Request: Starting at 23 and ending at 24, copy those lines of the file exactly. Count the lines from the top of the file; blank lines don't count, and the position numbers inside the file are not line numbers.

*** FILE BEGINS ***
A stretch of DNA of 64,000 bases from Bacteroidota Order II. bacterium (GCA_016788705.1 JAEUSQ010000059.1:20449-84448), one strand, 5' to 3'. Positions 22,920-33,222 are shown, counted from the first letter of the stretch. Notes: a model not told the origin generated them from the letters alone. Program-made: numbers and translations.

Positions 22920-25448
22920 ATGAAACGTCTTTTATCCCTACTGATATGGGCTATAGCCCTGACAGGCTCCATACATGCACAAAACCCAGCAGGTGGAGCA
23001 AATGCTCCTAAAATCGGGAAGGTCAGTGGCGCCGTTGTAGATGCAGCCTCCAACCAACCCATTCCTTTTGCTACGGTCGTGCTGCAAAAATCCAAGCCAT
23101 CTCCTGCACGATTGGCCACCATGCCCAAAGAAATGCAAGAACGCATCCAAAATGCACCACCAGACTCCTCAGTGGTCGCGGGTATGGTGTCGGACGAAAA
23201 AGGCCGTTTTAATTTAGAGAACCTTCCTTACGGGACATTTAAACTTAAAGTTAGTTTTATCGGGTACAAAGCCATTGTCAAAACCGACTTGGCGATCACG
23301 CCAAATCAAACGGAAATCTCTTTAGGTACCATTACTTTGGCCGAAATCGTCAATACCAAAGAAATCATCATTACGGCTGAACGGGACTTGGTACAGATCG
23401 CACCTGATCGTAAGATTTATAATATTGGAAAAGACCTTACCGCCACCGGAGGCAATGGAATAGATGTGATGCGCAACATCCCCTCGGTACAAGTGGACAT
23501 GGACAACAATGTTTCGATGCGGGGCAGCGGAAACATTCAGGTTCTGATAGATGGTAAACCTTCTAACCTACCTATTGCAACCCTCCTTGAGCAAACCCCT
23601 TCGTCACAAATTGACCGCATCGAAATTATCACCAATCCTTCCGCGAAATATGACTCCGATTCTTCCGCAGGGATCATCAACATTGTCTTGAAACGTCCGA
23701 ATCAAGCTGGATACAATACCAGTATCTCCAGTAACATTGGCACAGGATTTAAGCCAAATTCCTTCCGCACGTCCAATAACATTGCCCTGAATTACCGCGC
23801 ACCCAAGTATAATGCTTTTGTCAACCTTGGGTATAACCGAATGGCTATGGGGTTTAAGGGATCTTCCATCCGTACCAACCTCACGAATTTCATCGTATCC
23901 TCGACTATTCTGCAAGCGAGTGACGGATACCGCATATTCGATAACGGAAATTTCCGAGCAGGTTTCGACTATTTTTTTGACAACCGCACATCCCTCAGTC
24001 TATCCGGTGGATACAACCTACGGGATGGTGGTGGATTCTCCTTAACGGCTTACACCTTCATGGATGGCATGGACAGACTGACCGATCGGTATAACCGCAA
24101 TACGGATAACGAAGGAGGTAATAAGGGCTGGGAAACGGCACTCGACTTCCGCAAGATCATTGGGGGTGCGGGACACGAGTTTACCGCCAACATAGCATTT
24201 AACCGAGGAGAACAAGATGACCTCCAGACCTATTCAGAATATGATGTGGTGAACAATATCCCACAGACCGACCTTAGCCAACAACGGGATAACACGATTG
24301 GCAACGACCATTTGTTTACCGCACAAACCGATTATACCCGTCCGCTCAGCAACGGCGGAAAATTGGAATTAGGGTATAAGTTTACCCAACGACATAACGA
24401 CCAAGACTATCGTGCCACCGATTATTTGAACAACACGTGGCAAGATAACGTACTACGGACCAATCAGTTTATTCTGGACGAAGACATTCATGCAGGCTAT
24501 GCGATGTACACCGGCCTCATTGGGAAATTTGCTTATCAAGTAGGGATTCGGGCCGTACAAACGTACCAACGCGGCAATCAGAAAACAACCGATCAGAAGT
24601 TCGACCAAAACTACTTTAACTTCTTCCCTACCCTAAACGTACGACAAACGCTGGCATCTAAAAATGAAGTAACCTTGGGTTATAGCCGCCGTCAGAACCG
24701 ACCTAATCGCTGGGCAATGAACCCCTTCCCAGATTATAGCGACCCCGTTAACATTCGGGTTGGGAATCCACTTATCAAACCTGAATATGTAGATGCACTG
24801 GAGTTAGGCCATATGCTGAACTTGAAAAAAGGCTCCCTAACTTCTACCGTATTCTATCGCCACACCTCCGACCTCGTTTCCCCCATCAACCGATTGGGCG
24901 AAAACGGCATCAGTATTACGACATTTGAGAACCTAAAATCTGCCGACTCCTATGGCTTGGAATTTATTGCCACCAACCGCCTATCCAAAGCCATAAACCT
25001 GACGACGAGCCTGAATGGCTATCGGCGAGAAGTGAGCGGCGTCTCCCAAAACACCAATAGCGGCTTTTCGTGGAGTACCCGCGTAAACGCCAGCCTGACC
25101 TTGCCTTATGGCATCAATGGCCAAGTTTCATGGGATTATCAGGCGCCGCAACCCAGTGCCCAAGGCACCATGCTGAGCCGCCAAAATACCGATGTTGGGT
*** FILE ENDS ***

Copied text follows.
24901 AAAACGGCATCAGTATTACGACATTTGAGAACCTAAAATCTGCCGACTCCTATGGCTTGGAATTTATTGCCACCAACCGCCTATCCAAAGCCATAAACCT
25001 GACGACGAGCCTGAATGGCTATCGGCGAGAAGTGAGCGGCGTCTCCCAAAACACCAATAGCGGCTTTTCGTGGAGTACCCGCGTAAACGCCAGCCTGACC